Justice Department asks Supreme Court to block Texas abortion law

Pro-life advocates are seen near the U.S. Supreme Court in Washington Oct. 4, 2021, the first of the high court's new term.

Pro-life advocates are seen near the U.S. Supreme Court in Washington Oct. 4, 2021, the first of the high court’s new term. CNS photo/Tyler Orsburn

The Texas abortion law — banning abortions after six weeks of pregnancy — continues to have the Supreme Court’s attention more than a month after the nation’s high court ruled against blocking the law.

In the most recent development, the Justice Department filed a brief Oct. 18 asking the court to block enforcement of the state’s abortion law by reinstating a decision by a federal District Court judge in early October who called the law unconstitutional and temporarily blocked it.

The Oct. 18 brief, filed by Acting Solicitor General Brian Fletcher, asked the justices to treat this petition as one that would need full review by the court, not something to be determined in what has been described as the shadow docket for emergency requests.

He stressed the current Texas law has “successfully nullified” Supreme Court decisions about abortion “within its borders” since the court has previously ruled that states cannot restrict abortion before viability, or 24 weeks of pregnancy. In December, the court will take up a Mississippi ban on abortion after 15 weeks of pregnancy.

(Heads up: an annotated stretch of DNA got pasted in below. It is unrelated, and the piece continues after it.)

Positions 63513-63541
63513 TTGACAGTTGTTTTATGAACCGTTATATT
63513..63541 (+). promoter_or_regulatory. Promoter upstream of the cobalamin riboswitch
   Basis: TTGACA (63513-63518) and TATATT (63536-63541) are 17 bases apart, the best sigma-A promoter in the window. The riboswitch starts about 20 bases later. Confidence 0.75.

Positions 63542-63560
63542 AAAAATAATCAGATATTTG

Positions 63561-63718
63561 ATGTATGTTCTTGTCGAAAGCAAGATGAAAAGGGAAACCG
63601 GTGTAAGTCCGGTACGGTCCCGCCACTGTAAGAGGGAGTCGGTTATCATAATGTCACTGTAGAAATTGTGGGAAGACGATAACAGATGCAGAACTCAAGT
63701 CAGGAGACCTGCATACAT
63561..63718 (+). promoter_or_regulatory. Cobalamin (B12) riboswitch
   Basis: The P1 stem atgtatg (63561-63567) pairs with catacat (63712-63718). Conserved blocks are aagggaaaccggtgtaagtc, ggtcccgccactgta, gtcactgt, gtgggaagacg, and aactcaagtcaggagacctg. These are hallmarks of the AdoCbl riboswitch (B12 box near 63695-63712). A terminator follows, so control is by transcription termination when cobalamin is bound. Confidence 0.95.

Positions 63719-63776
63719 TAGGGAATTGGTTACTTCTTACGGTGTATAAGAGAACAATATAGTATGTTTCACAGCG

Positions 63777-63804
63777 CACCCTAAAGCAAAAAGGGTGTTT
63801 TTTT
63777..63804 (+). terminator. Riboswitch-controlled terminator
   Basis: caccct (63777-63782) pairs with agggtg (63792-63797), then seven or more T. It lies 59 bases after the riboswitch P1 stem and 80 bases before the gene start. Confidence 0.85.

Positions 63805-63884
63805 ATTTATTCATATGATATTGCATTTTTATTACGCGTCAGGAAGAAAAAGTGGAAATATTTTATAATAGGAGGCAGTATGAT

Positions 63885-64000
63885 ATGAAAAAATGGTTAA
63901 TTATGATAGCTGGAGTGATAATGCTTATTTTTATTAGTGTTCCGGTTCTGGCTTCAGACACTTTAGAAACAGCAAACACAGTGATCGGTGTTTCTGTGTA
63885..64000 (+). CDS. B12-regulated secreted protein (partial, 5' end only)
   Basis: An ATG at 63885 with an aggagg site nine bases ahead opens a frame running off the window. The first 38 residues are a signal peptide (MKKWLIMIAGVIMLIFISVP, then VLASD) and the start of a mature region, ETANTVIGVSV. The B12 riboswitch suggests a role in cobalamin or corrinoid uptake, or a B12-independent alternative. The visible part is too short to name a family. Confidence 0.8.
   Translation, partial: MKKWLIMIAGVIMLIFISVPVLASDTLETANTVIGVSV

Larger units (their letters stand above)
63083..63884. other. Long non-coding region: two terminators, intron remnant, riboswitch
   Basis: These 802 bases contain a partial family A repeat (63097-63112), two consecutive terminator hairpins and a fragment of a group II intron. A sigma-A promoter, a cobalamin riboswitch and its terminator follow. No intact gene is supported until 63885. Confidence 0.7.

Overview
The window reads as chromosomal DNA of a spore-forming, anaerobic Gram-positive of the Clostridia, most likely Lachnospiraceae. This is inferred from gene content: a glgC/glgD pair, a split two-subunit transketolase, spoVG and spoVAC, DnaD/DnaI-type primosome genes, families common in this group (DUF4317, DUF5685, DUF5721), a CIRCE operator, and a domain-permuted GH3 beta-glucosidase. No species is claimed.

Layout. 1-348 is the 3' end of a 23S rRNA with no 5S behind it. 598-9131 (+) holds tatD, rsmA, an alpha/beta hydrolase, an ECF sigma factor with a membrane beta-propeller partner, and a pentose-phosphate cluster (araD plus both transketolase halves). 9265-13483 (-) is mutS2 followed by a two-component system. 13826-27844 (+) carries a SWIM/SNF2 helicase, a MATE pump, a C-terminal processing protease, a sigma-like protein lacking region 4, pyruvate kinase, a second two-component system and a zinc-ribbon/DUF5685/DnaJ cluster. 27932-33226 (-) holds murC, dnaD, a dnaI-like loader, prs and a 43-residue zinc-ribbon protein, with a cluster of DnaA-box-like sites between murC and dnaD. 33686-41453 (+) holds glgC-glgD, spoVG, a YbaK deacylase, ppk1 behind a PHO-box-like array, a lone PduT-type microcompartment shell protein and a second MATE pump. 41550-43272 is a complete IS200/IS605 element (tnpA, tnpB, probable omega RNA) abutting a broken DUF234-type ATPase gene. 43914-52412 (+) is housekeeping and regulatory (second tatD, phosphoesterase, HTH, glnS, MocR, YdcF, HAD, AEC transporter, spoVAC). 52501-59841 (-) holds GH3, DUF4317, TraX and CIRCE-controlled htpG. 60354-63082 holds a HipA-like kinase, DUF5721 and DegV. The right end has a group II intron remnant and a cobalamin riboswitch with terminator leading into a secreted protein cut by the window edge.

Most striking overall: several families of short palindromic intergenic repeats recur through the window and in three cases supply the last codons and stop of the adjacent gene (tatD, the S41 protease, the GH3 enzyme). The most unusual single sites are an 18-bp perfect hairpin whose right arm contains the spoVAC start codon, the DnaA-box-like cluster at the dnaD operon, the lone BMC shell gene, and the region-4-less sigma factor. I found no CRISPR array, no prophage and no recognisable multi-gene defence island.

Hours after the Justice Department’s action, the Supreme Court announced it was considering taking up the abortion providers’ challenge to the state’s abortion law even before a decision on this case is made by a federal appellate court.

Texas, a defendant in the abortion providers’ suit, was given until noon Oct. 21 to respond to this petition. The state was given the same deadline to respond to the Justice Department’s challenge to the abortion law sent to Justice Samuel Alito, who takes emergency requests about rulings from the 5th U.S. Circuit Court of Appeals.

On Oct. 15, a three-judge panel of the 5th Circuit extended a previous ruling to allow the state law to remain in effect.

The federal government’s two challenges, questioning the constitutionality of the state abortion law from different angles, make it seem likely the Supreme Court could hear both challenges to the Texas abortion law in its current term.

In response to the Justice Department’s brief, Carol Tobias, president of National Right to Life Committee, said in an Oct. 18 statement that “the Biden administration’s unconditional support of the abortion industry shows just how far pro-abortion Democrats will go to curry favor with abortionists and abortion supporters.”

The Texas abortion law, signed by Republican Gov. Greg Abbott in May, became effective at midnight central time Sept. 1. It is one of the strictest abortion measures in the country, banning abortions in the state after a fetal heartbeat is detectable, which the law says is six weeks. The law has an exception for medical emergencies but not for rape or incest.

Currently, at least 12 other states have legislation banning abortions early in pregnancy, but these bans have been blocked by courts.

When the Supreme Court ruled against blocking the Texas abortion law Sept. 1, the Texas Catholic Conference, the public policy arm of the state’s Catholic bishops, said this action marked the first time since Roe v. Wade that the nation’s high court “has allowed a pro-life law to remain while litigation proceeds in lower courts.”

Tags: six weeks of pregnancy, Supreme Court, Texas abortion law

Category: U.S. & World News

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